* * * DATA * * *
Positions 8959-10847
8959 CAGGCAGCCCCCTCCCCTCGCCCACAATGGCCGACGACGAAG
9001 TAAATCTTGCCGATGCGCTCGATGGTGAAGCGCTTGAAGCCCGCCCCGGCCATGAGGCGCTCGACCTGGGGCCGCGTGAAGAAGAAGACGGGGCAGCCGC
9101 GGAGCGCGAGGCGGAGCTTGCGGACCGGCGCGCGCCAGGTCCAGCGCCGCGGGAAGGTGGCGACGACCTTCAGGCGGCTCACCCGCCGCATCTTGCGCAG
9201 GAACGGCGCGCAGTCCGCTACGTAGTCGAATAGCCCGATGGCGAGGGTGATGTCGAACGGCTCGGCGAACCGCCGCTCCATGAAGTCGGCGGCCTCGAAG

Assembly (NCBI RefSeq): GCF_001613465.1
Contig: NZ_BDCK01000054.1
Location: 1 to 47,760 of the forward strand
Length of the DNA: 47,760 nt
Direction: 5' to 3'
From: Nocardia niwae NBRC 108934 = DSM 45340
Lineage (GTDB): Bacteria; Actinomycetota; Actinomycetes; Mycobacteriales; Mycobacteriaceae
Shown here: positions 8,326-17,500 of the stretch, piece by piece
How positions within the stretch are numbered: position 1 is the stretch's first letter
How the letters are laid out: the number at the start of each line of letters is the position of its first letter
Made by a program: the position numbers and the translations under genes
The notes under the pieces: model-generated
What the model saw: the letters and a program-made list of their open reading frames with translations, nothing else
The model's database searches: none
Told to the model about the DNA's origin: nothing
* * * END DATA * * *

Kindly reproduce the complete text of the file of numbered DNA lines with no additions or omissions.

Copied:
Positions 8959-10847
8959 CAGGCAGCCCCCTCCCCTCGCCCACAATGGCCGACGACGAAG
9001 TAAATCTTGCCGATGCGCTCGATGGTGAAGCGCTTGAAGCCCGCCCCGGCCATGAGGCGCTCGACCTGGGGCCGCGTGAAGAAGAAGACGGGGCAGCCGC
9101 GGAGCGCGAGGCGGAGCTTGCGGACCGGCGCGCGCCAGGTCCAGCGCCGCGGGAAGGTGGCGACGACCTTCAGGCGGCTCACCCGCCGCATCTTGCGCAG
9201 GAACGGCGCGCAGTCCGCTACGTAGTCGAATAGCCCGATGGCGAGGGTGATGTCGAACGGCTCGGCGAACCGCCGCTCCATGAAGTCGGCGGCCTCGAAG

Assembly (NCBI RefSeq): GCF_001613465.1
Contig: NZ_BDCK01000054.1
Location: 1 to 47,760 of the forward strand
Length of the DNA: 47,760 nt
Direction: 5' to 3'
From: Nocardia niwae NBRC 108934 = DSM 45340
Lineage (GTDB): Bacteria; Actinomycetota; Actinomycetes; Mycobacteriales; Mycobacteriaceae
Shown here: positions 8,326-17,500 of the stretch, piece by piece
How positions within the stretch are numbered: position 1 is the stretch's first letter
How the letters are laid out: the number at the start of each line of letters is the position of its first letter
Made by a program: the position numbers and the translations under genes
The notes under the pieces: model-generated
What the model saw: the letters and a program-made list of their open reading frames with translations, nothing else
The model's database searches: none
Told to the model about the DNA's origin: nothing